Wednesday, March 23, 2011

The Dog on the Stairwell

You'd think he was lazy, lying there all black-furred and warm, his fawn-coloured face faded after many seasons of snow and sun. He blinks slowly at the ascending and descending apartment-dwellers, and shifts anxiously when they get too close, though he is rarely anxious enough to move altogether. A long time ago, someone cared enough to lay down a rag as a bed and claim this corner office for him, and the dog rests his head on his languid paws as he relives that moment of kindness, a hundred times a day. A sliver of Spring sunlight illuminates the filthy tiles of the landing and the grease in his coat.

You'd think he was lazy, but then you notice that he eats more bread crusts than meat, and you realise that he's sleepy with starvation and sadness.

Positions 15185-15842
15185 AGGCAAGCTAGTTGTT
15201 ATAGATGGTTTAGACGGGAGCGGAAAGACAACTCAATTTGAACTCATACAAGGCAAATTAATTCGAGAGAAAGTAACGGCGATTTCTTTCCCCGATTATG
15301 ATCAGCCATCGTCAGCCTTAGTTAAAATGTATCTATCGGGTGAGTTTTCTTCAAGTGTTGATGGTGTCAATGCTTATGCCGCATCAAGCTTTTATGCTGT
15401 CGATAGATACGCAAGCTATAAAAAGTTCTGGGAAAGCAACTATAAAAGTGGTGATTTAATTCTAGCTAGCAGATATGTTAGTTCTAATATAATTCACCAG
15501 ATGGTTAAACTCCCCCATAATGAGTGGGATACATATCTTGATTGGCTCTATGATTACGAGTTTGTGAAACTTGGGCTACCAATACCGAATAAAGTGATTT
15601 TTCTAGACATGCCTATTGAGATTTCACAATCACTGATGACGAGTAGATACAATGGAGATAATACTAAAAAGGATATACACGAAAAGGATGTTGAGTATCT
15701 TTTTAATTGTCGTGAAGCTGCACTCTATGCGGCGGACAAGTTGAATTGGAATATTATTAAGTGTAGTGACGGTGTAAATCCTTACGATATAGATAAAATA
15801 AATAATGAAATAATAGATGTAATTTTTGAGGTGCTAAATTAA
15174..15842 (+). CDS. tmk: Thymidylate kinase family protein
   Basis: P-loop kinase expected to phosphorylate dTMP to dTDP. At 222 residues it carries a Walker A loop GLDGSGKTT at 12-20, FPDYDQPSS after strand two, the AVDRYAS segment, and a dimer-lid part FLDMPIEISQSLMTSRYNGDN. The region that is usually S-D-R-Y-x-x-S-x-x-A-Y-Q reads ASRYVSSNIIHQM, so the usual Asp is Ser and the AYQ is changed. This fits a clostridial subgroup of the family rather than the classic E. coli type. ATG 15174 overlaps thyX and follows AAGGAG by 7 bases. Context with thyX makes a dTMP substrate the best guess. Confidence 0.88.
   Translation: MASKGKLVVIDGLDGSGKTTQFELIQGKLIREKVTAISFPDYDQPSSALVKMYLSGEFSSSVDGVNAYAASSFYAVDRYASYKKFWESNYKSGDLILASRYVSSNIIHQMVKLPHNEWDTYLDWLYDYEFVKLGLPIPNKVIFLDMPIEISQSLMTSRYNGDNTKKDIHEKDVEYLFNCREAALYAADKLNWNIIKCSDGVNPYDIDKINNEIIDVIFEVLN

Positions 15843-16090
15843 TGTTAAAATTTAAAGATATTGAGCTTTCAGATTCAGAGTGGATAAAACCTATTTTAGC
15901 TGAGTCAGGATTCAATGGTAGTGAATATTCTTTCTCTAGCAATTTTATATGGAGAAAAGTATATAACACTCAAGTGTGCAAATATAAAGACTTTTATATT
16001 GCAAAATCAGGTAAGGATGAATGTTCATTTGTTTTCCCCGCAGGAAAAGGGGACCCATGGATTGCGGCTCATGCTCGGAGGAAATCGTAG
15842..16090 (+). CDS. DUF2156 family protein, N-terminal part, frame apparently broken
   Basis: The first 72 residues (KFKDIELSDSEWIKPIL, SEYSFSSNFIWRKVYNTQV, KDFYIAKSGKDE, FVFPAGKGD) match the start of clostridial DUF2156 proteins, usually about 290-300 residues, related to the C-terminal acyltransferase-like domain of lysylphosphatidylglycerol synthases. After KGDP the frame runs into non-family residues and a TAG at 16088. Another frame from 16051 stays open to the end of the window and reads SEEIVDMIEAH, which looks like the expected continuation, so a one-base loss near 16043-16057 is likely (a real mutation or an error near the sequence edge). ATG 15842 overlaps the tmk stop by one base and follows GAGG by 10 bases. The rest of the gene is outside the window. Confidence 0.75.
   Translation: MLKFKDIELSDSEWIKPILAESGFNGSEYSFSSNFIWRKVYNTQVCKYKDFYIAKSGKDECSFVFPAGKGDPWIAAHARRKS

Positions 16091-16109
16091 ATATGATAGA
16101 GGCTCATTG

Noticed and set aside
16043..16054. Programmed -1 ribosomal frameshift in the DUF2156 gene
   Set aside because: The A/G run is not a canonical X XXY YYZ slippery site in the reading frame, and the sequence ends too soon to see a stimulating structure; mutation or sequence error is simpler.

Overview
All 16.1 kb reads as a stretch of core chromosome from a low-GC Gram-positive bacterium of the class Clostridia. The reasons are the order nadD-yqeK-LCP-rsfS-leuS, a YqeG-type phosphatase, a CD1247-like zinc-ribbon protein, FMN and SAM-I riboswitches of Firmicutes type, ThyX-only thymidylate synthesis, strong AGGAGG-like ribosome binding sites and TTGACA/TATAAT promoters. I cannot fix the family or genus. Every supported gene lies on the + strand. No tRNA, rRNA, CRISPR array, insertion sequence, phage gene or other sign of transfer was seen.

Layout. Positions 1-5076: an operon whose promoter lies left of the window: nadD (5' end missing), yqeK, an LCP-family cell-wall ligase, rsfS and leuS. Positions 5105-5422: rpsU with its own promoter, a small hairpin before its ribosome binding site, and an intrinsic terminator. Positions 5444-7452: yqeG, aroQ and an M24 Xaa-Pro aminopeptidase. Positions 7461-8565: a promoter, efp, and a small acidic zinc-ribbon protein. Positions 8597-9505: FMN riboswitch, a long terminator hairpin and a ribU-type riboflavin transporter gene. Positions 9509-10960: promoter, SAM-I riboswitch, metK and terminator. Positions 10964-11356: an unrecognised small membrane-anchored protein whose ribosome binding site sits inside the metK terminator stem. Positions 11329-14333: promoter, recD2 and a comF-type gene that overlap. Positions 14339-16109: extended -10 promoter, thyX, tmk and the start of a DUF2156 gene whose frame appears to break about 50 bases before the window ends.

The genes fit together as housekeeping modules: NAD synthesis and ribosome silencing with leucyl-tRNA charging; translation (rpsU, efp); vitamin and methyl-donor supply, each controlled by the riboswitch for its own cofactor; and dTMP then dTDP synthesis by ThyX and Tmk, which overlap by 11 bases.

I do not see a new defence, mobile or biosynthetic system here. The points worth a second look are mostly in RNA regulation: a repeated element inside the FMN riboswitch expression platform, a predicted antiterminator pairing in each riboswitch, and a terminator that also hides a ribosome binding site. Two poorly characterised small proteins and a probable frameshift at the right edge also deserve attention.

What to do? You could buy meat and feed him every day, thereby making of him a devoted servant and your dog by default. But meat is expensive and you can't have a dog. He's not your responsibility. You don't know whose responsibility he is, but he's not yours. Think of all the repercussions! He's probably full of fleas and deathly illness. And there's thousands like him. Far better to wait for the dogcatchers to shoot him - best for everyone, really.

Oh, these dogs. I saw a yellow family of mixed-up labradors last week, two adults and four puppies, gambolling in the gutter. These dogs will break your heart if you let them. I have a ritual response now: I pray. I ask God to let their suffering be mild, and their lives short, for they must surely break His heart as well as mine.

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